Essay on Song of Solomon: A Bildungsroman of Milkman

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It can be said that Song of Solomon is bildungsroman which is defined by The Encyclopedia Britannica as “a class of novel that deals with the [coming-of-age or] formative years of an individual”. Furthermore, in a bildungsroman, a main protagonist usually undergoes some transformation after seeking truth or philosophical enlightenment. In Morrison’s novel, the plot follows the main protagonist Milkman as he matures within his community while developing relationships with others and discovering his individual identity. In an essay titled Call and Response, Marilyn Sanders Mobley notes that “What Song of Solomon does ultimately is suggest that a viable sense of African American identity comes from responding to alternative constructions of…show more content…
Smith had learned earlier—that only birds and airplanes could fly” (Morrison 9). Morrison writes that Milkman loses all interest in himself at that point. This incident is complementary to an episode in The Autobiography of Malcolm X when Mr. Ostrowski, a teacher of Malcolm X’s, tells Malcolm that becoming “a lawyer…is no realistic goal for a nigger” (X 41). In both cases, each individual thereafter tries to pursue a more mainstream view of self-identity. Further observation of the two men aligns closely with identities of American ideals of wealth, prosperity, and Western culture.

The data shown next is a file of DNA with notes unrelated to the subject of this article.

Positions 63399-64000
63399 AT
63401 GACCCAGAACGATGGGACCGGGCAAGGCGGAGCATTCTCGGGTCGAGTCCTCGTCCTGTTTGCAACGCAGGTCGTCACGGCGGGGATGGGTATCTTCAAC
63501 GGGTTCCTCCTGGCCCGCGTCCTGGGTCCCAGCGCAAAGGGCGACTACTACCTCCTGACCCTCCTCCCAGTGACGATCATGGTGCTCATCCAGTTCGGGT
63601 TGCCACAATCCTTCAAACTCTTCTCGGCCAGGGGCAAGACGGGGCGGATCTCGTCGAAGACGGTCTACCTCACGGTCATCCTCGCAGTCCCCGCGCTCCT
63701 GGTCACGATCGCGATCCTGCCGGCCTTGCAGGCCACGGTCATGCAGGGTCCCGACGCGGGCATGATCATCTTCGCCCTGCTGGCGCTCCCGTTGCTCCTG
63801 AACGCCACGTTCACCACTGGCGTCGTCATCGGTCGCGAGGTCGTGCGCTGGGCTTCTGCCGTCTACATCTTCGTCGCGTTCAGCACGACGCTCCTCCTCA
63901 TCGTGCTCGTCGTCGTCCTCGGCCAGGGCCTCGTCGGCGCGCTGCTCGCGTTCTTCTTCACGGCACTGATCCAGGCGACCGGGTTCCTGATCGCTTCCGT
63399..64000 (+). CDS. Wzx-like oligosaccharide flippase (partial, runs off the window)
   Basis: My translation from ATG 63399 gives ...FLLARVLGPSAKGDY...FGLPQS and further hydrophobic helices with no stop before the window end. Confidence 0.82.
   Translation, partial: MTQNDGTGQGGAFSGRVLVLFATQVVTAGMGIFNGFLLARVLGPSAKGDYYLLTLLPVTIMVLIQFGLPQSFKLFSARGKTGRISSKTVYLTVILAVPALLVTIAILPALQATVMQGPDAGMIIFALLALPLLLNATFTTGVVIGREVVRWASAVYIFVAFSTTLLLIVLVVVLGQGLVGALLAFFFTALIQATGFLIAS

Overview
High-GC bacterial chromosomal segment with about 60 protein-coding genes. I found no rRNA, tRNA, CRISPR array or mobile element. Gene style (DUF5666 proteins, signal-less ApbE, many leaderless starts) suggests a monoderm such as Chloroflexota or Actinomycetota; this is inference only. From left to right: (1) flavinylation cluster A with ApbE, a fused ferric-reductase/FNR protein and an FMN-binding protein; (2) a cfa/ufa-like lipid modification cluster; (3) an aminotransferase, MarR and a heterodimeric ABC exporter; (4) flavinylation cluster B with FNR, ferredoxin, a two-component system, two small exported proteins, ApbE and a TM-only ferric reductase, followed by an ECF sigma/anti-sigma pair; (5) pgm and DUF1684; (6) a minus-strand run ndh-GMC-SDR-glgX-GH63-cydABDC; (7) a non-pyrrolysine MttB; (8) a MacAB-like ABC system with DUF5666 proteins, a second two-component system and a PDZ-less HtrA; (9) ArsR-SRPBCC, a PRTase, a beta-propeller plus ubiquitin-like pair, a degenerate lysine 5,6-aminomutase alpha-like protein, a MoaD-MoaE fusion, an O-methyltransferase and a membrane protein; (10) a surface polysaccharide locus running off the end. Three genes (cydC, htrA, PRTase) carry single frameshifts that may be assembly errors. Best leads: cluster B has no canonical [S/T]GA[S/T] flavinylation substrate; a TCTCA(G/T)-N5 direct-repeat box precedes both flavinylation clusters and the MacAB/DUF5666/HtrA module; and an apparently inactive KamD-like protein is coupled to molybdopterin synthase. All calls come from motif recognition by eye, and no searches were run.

Initially, Milkman’s journey leads him down a path that resembles cultural influences of mainstream America. This is the same direction in which his father, Macon Dead, Jr. navigates his life—seeking wealth, prosperity, and likeness to White Americans while remaining undisturbed by the problems inherent to his community. Milkman tries to imitate this characteristic of his father’s until he grows older and realizes that one of his legs is shorter than the other which requires him to walk with a limp. At fourteen, “Milkman feared his father, respected him, but knew, because of his leg, that he could never emulate him” (Morrison 63). Once again Milkman’s sense of identity is stumped and while he tries to imitate his father, he becomes different, nonetheless, in his behaviors.
Milkman’s journey for an identity takes him down a road in which he becomes as callous as his father.

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